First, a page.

Kane Williamson at centre of 'cheating' storm at T20 World Cup

Kane Williamson, pictured here in controversial scenes at the T20 World Cup.
Kane Williamson was accused of cheating in controversial scenes at the T20 World Cup. Image: Fox Sports/Getty

Kane Williamson has come under fire from cricket fans after a controversial moment in New Zealand's clash with England at the T20 World Cup.

Jos Buttler powered England to a crucial 20-run victory on Tuesday night, benefiting from two dropped catches to muster 73 off 47 balls at the Gabba.

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One of the dropped catches proved highly controversial after Kiwi skipper Williamson initially suggested he'd hung onto the ball cleanly despite it hitting the ground.

Williamson was running back for a high ball when he made a desperate lunge and bobbled the ball in his hands.

The ball eventually hit ground before bouncing back into Williamson's grasp, leaving the captain unsure about whether he'd caught it or not.

Williamson suggested to the umpires that he might have caught it, but was left highly embarrassed when replays showed the ball had clearly hit the turf and the third umpire ruled it not out.

To his credit, Williamson apologised to Buttler after seeing the replays, but cricket fans quickly accused the New Zealand skipper of 'cheating'.

Speaking after the match, Williamson said: "I thought I had squeezed it in my chest, it was a bit embarrassing in the end.

“You don’t want to be doing that, he’ll make you pay. He played a beautiful knock in a big game."

Kane Williamson, pictured here dropping a catch off Jos Butler during New Zealand's clash with England at the T20 World Cup.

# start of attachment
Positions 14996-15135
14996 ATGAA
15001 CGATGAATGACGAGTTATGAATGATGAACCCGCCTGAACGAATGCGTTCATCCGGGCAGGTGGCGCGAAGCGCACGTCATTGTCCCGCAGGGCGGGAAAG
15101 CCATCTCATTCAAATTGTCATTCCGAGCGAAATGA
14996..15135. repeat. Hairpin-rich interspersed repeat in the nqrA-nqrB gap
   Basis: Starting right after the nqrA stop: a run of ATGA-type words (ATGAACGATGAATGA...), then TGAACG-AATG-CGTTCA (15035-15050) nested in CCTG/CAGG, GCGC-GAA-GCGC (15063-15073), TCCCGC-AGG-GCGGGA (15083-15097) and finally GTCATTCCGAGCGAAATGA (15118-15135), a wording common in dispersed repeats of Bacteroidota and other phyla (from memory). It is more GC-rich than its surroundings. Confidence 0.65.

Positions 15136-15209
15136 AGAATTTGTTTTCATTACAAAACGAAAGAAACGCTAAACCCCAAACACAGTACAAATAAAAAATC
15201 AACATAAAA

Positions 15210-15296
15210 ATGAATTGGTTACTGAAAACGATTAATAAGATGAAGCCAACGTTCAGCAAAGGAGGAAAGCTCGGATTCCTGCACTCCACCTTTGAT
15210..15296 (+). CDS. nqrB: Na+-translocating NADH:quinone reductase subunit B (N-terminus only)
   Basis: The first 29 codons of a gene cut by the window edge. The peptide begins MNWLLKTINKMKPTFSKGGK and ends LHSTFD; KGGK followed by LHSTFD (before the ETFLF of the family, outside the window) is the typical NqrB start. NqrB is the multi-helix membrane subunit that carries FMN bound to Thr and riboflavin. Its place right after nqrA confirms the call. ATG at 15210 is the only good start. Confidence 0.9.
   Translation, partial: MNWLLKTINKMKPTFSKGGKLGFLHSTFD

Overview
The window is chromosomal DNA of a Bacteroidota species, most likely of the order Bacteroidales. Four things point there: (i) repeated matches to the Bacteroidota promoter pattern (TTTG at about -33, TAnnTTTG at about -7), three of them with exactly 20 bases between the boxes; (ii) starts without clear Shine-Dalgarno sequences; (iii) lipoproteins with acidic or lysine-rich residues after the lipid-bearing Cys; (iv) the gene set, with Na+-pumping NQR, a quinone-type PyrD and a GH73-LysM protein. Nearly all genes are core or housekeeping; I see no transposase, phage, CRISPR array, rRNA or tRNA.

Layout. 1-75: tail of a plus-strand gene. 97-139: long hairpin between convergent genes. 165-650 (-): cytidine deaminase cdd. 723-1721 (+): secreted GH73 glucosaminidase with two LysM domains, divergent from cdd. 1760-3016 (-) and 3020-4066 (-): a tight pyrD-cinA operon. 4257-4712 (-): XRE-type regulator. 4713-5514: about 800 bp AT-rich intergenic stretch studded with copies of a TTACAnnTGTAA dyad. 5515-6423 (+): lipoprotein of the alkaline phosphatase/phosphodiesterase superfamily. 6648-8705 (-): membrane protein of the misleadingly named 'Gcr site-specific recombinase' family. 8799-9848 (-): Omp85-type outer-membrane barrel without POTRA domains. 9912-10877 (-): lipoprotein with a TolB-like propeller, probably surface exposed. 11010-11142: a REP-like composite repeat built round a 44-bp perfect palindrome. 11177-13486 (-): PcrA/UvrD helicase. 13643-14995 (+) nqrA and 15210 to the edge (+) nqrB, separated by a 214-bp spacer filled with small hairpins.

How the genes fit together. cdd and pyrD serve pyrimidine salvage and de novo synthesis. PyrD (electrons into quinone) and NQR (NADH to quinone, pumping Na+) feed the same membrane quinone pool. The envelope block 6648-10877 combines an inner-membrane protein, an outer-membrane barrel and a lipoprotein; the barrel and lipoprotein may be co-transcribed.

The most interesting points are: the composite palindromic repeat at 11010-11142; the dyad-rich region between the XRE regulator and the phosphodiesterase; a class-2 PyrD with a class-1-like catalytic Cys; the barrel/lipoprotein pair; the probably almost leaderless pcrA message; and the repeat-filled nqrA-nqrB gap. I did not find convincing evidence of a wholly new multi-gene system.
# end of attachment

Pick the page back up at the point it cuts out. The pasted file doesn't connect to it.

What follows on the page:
Kane Williamson drops a catch off Jos Butler during New Zealand's clash with England at the T20 World Cup. (Photo by PA Images via Getty Images)

Aussies facing elimination after England beat NZ

Now equal on points but well ahead of Australia on net run-rate (0.547 to -0.304), victory for England against Sri Lanka on Saturday should be enough to see them progress to the final four.

Australia are still a chance though, needing to beat Afghanistan by enough to make up the net run-rate difference or hope Sri Lanka upset Buttler's men in Sydney.

The exact equation is hard to determine given different totals impact the net run-rate differently, however Australia would need to beat Afghanistan by roughly 60 runs or six overs faster than England beat Sri Lanka.

"We've just got to wait and see exactly what happens, but there is a benefit having the last game, knowing what's required of us," Buttler said of their predicament.

"It's a big relief heading to that last game knowing we have a chance of progressing. It would have been a tough flight if we'd lost today, especially.

"But we showed great character in a must win match and will arrive with confidence."

Kane Williamson, pictured here unsure if he'd taken the catch cleanly or not.
Kane Williamson wasn't sure if he'd taken the catch cleanly or not. (Photo by Albert Perez/Getty Images)

New Zealand's loss means they too are yet to secure safe passage, but also equal on points and boasting a 2.233 net run-rate they're far more secure ahead of a clash with Ireland.

Buttler said his side had been itching to play after a wash-out against Australia and loss to Ireland had hampered their campaign.

"That felt like such a long break (between games), we were desperate to get out there and show how good we are as a team," he said.

Buttler's knock helped England to 6-179 from their 20 overs, before he snared a wonderful diving catch down the leg-side as New Zealand's chase began horribly.

There was another twist though with Glenn Phillips (62 off 36 balls) benefiting from a shocking Moeen Ali dropped chance to give New Zealand a pulse.

But with 61 still needed off 30 balls, England steadied as New Zealand finished on 6-159 in front of 22,547 fans in Brisbane.

with AAP

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